Twenty-seventh Sunday in Ordinary Time
October 8, 2017
If the Sacred Scriptures have a favorite image—today’s Sunday Mass readings have it: a beautiful vineyard. Hello, I’m Franciscan Father Greg Friedman, with the Sunday Soundbite for the Twenty-seventh Sunday in Ordinary Time.
I’ve never had the chance to visit the Holy Land, but I’d love to, and one thing I’d like to see is a typical vineyard—much like the ones described in today’s Scripture readings by Isaiah, the psalmist, and Jesus. All three paint vivid pictures of vineyards, lush with grapevines and furnished with protective walls, and the wine press ready to turn out great-tasting wine. As a boy, my grandfather Friedman had grapevines and my grandfather Bianchi had the wine press. I don’t think they ever got together on wine-making, but my childhood memories supply the pictures I need to understand today’s Scriptures.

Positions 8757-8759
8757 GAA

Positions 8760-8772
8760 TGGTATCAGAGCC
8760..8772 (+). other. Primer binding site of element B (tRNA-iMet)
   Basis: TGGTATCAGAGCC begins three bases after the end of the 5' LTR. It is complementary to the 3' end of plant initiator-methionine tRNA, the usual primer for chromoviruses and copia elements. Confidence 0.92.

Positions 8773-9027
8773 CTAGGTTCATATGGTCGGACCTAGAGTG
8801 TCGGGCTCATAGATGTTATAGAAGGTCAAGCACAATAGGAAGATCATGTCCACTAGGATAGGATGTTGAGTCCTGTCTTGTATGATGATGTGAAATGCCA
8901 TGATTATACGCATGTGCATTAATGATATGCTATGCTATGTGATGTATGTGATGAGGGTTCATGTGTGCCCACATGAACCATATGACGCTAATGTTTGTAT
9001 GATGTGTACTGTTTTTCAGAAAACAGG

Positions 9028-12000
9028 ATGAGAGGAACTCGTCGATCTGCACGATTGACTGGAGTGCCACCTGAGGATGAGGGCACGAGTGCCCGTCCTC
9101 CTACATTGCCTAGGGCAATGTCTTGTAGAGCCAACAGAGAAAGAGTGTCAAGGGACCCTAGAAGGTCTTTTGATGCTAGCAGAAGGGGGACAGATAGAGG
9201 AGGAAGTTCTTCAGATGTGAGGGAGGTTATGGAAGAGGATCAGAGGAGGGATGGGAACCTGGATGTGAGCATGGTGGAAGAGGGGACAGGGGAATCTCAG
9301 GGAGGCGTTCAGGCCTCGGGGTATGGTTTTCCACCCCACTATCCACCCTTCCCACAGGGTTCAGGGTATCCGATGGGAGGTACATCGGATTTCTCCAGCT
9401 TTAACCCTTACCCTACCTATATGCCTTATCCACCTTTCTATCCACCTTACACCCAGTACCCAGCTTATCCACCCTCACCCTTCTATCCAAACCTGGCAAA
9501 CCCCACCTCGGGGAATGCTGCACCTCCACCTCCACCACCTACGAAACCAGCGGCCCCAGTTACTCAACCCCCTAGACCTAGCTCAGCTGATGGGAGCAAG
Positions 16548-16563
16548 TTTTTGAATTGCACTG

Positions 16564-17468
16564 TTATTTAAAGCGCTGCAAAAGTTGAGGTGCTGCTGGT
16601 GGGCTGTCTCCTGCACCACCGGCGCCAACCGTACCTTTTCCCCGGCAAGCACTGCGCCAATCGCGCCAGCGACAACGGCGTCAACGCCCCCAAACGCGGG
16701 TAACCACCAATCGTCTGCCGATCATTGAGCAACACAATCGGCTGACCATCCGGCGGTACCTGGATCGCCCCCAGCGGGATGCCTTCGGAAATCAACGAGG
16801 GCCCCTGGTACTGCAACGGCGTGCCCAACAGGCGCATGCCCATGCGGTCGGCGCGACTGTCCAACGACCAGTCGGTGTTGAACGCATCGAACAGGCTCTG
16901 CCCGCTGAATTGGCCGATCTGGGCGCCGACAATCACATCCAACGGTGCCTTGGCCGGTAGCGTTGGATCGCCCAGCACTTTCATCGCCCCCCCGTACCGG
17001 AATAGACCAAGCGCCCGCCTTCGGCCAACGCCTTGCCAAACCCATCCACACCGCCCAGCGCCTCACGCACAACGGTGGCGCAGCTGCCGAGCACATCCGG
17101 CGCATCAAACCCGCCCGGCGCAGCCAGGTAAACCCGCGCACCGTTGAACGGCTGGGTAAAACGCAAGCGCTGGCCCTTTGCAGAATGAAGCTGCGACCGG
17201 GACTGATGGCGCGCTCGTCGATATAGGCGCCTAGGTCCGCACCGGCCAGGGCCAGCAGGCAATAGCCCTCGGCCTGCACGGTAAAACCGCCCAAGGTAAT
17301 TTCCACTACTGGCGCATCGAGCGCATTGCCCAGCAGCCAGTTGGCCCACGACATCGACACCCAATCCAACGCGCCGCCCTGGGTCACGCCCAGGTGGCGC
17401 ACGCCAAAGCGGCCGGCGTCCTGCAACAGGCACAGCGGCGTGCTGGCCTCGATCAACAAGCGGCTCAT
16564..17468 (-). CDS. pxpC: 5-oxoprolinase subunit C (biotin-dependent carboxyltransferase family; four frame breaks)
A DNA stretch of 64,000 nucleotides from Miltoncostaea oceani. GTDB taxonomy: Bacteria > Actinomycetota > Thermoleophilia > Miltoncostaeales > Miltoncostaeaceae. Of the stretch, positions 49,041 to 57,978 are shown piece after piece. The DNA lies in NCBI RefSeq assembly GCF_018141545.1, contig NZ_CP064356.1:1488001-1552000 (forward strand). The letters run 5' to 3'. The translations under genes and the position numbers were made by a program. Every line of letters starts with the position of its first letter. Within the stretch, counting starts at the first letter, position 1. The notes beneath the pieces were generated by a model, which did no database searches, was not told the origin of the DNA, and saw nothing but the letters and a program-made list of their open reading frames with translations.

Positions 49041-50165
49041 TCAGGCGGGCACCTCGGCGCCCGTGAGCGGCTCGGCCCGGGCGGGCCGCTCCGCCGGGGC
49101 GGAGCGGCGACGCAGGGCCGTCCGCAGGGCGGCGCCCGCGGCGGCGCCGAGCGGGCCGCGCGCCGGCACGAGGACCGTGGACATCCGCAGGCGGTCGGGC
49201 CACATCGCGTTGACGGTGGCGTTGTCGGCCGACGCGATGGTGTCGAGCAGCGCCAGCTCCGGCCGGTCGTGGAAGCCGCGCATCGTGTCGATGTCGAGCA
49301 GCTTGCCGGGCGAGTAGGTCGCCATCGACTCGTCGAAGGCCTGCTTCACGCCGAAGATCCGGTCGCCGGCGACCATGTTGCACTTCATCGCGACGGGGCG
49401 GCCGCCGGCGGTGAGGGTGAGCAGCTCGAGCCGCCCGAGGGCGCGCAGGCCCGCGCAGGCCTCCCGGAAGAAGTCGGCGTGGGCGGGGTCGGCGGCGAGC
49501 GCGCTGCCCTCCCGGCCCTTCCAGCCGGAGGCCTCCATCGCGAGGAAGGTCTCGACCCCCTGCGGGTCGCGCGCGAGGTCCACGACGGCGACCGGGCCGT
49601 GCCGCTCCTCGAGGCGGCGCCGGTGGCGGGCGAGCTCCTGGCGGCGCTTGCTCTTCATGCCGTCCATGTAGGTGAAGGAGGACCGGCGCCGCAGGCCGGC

We are God’s vineyard. The Biblical stories make this clear. In some versions, the very productivity of the vineyard stands for how God’s people fail to make use of the care and nurturing God lavishes on us. In the Gospel, it’s the caretakers of the vineyard who are on the spot—the tenant farmers who fail to respect the owner’s rights and turn on his servants and his son. For Jesus in Matthew’s Gospel, the story becomes a painful story of rejection that echoes the bitter memories of the early Church, reflecting on how some of God’s own people rejected the message of salvation.
Powerful images with a powerful message of God’s love, human response, and a warning for us who hear these stories in this Sunday’s liturgy.